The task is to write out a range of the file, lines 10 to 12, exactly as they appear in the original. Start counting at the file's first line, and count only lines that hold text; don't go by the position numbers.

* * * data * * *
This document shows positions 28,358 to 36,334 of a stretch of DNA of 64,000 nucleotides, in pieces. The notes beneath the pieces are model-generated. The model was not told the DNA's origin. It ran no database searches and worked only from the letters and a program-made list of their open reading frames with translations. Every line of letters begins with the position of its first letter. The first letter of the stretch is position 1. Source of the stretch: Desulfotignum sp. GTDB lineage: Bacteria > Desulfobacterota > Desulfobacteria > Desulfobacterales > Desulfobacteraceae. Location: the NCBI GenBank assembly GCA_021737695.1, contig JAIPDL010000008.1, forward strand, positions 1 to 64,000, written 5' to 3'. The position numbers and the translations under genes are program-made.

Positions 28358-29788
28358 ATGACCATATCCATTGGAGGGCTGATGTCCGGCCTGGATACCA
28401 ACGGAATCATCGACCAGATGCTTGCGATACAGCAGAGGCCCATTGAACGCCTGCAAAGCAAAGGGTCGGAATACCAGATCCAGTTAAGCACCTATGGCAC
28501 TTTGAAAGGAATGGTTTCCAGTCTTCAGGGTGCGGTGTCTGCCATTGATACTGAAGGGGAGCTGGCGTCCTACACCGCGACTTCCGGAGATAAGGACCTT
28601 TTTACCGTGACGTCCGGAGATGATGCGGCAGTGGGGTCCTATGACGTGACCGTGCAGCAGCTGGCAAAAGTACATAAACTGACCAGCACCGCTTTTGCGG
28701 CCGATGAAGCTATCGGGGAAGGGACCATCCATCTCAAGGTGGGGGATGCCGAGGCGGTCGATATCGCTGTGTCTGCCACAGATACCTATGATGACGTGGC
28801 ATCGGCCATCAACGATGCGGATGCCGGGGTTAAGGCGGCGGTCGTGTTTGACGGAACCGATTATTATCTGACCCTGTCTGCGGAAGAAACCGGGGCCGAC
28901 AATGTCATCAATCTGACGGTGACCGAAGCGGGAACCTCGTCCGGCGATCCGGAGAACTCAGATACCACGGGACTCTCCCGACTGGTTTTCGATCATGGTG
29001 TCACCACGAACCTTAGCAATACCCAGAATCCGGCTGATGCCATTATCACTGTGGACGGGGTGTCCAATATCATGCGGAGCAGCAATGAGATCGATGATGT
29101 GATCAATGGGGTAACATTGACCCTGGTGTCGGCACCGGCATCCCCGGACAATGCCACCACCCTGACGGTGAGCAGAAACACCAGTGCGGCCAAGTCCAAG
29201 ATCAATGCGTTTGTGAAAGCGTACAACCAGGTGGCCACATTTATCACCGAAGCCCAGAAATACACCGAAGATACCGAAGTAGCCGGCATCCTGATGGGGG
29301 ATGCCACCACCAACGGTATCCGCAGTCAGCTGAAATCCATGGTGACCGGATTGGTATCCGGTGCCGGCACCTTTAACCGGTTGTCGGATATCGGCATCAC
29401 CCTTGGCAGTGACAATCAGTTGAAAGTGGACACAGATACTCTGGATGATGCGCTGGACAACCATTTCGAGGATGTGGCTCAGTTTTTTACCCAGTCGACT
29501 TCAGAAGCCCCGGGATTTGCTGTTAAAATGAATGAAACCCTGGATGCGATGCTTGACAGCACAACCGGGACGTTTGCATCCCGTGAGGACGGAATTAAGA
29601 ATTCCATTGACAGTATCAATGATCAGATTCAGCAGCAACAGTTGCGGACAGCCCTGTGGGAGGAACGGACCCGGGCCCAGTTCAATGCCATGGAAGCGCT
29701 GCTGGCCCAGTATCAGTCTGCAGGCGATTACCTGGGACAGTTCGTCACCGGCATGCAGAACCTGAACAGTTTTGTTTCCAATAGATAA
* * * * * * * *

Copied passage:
29001 TCACCACGAACCTTAGCAATACCCAGAATCCGGCTGATGCCATTATCACTGTGGACGGGGTGTCCAATATCATGCGGAGCAGCAATGAGATCGATGATGT
29101 GATCAATGGGGTAACATTGACCCTGGTGTCGGCACCGGCATCCCCGGACAATGCCACCACCCTGACGGTGAGCAGAAACACCAGTGCGGCCAAGTCCAAG
29201 ATCAATGCGTTTGTGAAAGCGTACAACCAGGTGGCCACATTTATCACCGAAGCCCAGAAATACACCGAAGATACCGAAGTAGCCGGCATCCTGATGGGGG